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OPENING THE GRANT LETTER

Opening the Grant Letter
by Marc Beauteaux

WATCH MARC'S LEGO ANIMATION FILM ROBOTA - A must see!

Marc Gets a Letter in the Mail - Is it a Grant?

A thin letter arrived in the mail. It was from a film funding agency that I had applied to some months ago. I weighed the letter in my hand. It was light. Too light for it to be a successful grant. I sighed and left it on the kitchen counter.

After dinner, I played Scrabble with my friends. I didn't want to open the letter in front of them and then be in a grumpy mood. Regardless, I lost two games of Scrabble. I was in a foul mood nevertheless.

Later in the evening, after everyone had left, I poked at the letter on the counter. Now it was too late to open it as I didn't want to go to bed depressed. However, I laid in bed thinking about the letter and how I would never get any money to make this film. I went to sleep with this thought. I dreamt of trying to shoot a film with a camera that wouldn't record and me not wearing any pants. I have a lot of dreams where I'm not wearing any pants. Does anyone know what this means?

I awoke to a dull, overcast morning and felt more pessimistic than usual. I went down to the kitchen and prodded the letter with a spoon. I ate breakfast and read the comics. I left the letter unopened.

Much later, after getting some work done, I came upstairs for lunch. I sneered at The Letter. It had now become familiar... and an adversary. The Letter had become a symbol of my defeat, not only as a filmmaker but as a person. No one wanted to give me money for my film. No one believed in my idea and hence they didn't believe in me. I started to walk back down to my studio and stopped. The Fuzzy Monster of Futility* inched one furry tentacle into my mind. Oh oh, it begins again....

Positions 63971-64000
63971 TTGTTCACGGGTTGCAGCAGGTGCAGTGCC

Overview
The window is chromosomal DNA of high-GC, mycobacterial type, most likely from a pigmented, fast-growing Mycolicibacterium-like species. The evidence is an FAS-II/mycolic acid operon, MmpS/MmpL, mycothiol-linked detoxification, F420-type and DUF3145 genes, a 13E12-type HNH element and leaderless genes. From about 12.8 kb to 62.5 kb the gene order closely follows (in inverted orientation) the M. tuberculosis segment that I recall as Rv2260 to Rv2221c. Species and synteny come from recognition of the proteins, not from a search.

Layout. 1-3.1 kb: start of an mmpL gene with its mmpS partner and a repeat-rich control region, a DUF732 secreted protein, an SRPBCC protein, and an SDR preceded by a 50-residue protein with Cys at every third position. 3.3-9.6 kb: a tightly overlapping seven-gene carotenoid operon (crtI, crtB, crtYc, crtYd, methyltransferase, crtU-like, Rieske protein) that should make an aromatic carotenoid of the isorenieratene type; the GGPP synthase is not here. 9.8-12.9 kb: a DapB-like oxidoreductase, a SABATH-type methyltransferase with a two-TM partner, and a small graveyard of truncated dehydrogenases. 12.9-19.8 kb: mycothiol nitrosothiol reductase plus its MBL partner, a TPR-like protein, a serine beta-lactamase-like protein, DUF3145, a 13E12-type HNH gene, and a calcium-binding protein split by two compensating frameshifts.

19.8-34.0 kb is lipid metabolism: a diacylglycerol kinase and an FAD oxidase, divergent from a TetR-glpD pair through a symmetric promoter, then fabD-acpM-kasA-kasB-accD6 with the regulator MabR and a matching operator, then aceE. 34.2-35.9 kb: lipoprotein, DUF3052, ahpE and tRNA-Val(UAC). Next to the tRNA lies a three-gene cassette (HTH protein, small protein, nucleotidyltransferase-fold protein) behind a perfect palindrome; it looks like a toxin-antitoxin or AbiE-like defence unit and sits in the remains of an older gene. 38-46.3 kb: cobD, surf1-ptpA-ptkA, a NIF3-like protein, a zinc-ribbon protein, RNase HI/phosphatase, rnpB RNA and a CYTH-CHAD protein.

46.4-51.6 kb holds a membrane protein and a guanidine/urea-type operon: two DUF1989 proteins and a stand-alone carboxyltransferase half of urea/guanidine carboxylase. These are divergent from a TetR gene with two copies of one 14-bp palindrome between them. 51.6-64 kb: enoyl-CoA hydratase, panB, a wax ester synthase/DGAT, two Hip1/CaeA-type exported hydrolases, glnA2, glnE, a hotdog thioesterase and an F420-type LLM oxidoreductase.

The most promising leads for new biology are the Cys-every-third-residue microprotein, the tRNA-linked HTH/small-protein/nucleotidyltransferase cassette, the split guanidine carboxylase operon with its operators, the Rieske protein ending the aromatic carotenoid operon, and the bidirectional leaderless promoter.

An hour later I was still lying face down on the couch. I was comatose with depression. Suddenly, something sharp poked me in the back of the head. I whirled around and found myself staring directly at The Letter. I shrank back in terror and whimpered.

Holding The Letter was my girlfriend, a sour look on her face. She said in a low voice, "Would you just open the damn thing?!!!"

She dropped the letter on my chest. It felt like it weighed a thousand kilograms. I could scarce breath under it's enormous weight - my ribs cracking under the pressure. I knew I had to open The Letter before it crushed my soul.

With quaking hands I grasped The Letter and slowly peeled the envelope apart. I released a sheet of paper from the envelope's maw. My breathes were short and erratic. Through watery eyes I could just make out the print on the letter. My mind roared in pain as I tried to make sense of the writing. It was almost too much for me to bear. My consciousness started to slip when I read the word...... "congratulations".

I sat upright. My girlfriend's patience was just about exhausted (as is so often the case) when she asked,"Well?"

"I got it." I replied.

Soon I was abuzz with activity - calling people, ordering stuff, setting dates for meetings, making plans. I was optimistic and confident. It's funny how money has that effect on oneself.

Perhaps one of the best things about getting a grant is that you get a deadline. As stressful as they may be, deadlines give you a solid timeframe to work to. They also give you the knowledge that after the deadline has passed and your film is delivered, sweet relief awaits.

I now have a little bit of money to make this film happen. So someone did believe in my idea, and me, after all. Now all I have to do is finish my film. Oh yeah, finish the film. Wish me luck.

*Regards to Danielle Beurteaux for inventing the name "The Fuzzy Monster of Futility". My sister is a writer in NYC and has met this annoying creature all too many times.

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